Review: The Book of Dead Birds, by Gayle Brandeis

The Book of Dead Birds, Gayle Brandeis

I don’t even know. I think that in the end I found this book to have been a waste of my time. Maybe that’s unfair. It’s a pretty contrived novel about a woman who is half-black and half-Korean (guess how), and the author sort of co-opts all of this history in weird and unproductive and clichéd ways, and in the end the book isn’t good enough to justify any of it. I love the Salton Sea, and I was very excited at the prospect of a novel set there, but this is just sort of a mess. There’s too much discussion of race for the book to not be about it, and yet the protagonist’s background only influences her in very, very specific ways, and it gets brushed under the rug at all sorts of points when it seems like it would be rearing its head. Ava is, as a result, a not-very-believable first-person narrator. We don’t get any real sense of who she is apart from her tense relationship with her mother, which might be the point, but I don’t really think so. She’s just not all that interesting. There’s also a romantic subplot that is really painfully dull and trite. I absolutely loathed that entire storyline and cringed whenever the romantic interest showed up.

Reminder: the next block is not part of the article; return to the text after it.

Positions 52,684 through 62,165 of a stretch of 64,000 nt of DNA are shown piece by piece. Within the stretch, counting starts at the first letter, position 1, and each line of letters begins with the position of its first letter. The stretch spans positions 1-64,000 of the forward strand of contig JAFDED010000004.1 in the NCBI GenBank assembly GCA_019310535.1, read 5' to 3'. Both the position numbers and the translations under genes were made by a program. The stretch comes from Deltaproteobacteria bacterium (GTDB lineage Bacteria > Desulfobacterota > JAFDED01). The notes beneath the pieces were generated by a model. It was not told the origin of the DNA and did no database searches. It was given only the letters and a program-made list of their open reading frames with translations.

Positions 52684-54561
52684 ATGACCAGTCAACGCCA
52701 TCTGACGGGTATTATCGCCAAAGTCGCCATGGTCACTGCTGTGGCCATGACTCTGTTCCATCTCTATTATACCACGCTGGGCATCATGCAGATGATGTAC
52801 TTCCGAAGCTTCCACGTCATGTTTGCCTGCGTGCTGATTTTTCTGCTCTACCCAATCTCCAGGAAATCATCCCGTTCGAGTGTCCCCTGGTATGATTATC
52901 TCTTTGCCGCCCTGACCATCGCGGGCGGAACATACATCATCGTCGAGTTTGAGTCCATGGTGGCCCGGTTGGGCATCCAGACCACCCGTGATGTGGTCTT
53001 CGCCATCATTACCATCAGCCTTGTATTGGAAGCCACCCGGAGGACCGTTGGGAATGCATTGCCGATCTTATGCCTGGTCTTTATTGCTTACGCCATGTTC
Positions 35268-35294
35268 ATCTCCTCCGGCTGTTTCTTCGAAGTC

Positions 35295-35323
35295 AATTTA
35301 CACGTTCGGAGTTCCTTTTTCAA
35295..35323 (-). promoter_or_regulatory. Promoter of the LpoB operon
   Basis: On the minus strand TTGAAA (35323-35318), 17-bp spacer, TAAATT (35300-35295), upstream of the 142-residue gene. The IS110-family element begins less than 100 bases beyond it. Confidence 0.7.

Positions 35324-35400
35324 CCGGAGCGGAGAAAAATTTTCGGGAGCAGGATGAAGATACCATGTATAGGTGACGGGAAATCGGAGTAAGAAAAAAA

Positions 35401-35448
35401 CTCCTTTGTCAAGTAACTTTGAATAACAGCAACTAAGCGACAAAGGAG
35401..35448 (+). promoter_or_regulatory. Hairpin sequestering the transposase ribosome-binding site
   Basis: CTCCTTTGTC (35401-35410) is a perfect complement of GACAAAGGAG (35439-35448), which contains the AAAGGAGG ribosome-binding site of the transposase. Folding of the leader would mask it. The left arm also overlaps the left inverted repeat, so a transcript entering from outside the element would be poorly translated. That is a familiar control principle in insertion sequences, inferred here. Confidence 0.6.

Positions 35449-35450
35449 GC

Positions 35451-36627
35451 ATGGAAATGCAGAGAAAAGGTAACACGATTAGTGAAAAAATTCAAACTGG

I did, however, think that the stuff about the birds was neat – Ava’s mother keeps a diary of all the pet birds Ava has accidentally killed, and so Ava goes to the Salton Sea to rescue dying pelicans, as penance. That’s interesting. So are the women Ava meets who live at the Sea. Those scenes were great, and I thought Brandeis did a terrific job of describing that region—her writing is lovely, particularly when she’s describing scenery and wildlife. If the novel had just stuck to the birds, instead of trying way too hard to work in a subplot about the Korean mom who was forced into prostitution, this book might have been okay – the A-plot could have kept it afloat. But Brandeis tries way too hard to make a Serious Statement and spends too much time hitting us over the head with Symbolism, and the story flounders as a result.

In short: Whatever.

Read it if you like: The Salton Sea, Memoirs of a Geisha

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